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Fit is a Feminist Issue, Link Round Up #39

This is where we share stuff we can’t share on Facebook page for fear of being kicked out! Read why here. Usually the posts are about body image, sometimes there’s nudity but we’re all adults here. Right? Why does a fitness blog even care about body image? You can read about that here.

The I’m Tired Project

A project aiming to highlight the significance and lasting impact of everyday micro-aggressions and stereotypes.

My skin color and my race represent who I am and where I come from, but shouldn’t dictate how people treat me. I shouldn’t be more accepted or more approachable or less ‘intimidating’ because of the lightness of my skin. I’m tired of seeing friends and family be less integrated or less understood because the darkness of their skin threatens some. I’m tired of race being used as an indicator of who we really are when ultimately all that matters is how we accept and treat others.’ Photo credit: Ming Au

11 Women Proudly Embracing their Cellulite

For many of us, cellulite is something we’ve been taught to dread and fear. But in this new age of body positivity and self-love, is the notion of women posting photos of cellulite actually so crazy? Is it really all that crazier than possibly starving ourselves, cultivating gym-going addictions, or dishing out hundreds of dollars on creams and potions in the sheer hope of avoiding it?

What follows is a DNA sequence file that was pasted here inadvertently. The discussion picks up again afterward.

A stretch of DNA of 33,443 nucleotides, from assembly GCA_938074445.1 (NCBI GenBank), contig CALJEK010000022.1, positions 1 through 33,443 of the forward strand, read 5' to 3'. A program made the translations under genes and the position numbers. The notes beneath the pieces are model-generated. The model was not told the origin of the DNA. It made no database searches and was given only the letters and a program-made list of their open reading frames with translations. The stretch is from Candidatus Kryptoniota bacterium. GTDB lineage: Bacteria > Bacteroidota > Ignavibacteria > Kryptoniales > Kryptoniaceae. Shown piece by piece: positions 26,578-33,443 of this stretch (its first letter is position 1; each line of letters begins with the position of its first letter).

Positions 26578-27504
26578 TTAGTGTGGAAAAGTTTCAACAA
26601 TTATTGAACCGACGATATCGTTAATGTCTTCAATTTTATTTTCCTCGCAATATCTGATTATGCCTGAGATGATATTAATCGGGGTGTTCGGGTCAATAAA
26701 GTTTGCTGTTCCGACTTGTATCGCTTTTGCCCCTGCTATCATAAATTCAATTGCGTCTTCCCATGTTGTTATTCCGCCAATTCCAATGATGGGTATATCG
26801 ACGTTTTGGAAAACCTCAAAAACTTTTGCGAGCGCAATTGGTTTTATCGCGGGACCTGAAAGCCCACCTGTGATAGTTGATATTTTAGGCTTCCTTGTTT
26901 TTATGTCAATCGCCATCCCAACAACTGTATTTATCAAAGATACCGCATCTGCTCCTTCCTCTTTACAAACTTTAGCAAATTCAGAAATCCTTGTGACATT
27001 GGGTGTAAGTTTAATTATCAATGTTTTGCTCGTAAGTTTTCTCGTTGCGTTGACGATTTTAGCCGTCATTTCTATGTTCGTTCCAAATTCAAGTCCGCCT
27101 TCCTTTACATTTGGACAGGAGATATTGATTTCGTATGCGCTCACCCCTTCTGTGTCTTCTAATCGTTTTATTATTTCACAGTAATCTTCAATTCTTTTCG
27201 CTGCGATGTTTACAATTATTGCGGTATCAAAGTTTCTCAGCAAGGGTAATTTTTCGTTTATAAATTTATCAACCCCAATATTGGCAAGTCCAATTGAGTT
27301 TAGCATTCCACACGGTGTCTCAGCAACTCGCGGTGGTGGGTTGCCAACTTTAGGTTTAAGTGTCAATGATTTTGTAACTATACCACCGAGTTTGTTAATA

Stunning Nude Photos Prove Love Comes In All Shapes And Sizes

Photographer Substantia Jones has a pretty simple message: “Fat people deserve love and sex and a good, deep hit of the happy, just like everyone else.”

Jones, a self-described “prudent hedonist,” “uppity fatty” and “flaming gastrosexual” is the lady behind The Adipositivity Project, a platform that encourages the acceptance of various human sizes — adipose means “of or relating to fat.”

On her website, Jones publishes images of various individuals, fat and thin, with the hopes of encouraging discussion and understanding. In one particular series, titled “Valentine Series,” Jones focuses her lens specifically on romantic couples of all races, genders and body types. Above all, Jones wants to communicate to the world that, contrary to what mainstream media often portrays, do not worry, fat people are getting some.

“Fat people are loved and not,” Jones explains in her statement. “Enjoying sexytimes and not. Happy and not. In pretty much the same measure as the general public. The ‘Valentine Series’ informs the doubting world of this. Using visual aids.”

The Divine Mothering Project

Divine-Mothering is a feminist organization that wishes to be an ally for women and girls to help promote respect, health, self esteem, as well as joy, beauty, and art. The goals of Divine-Mothering are as follow: To give women respect. Give women dignity. Give women a voice.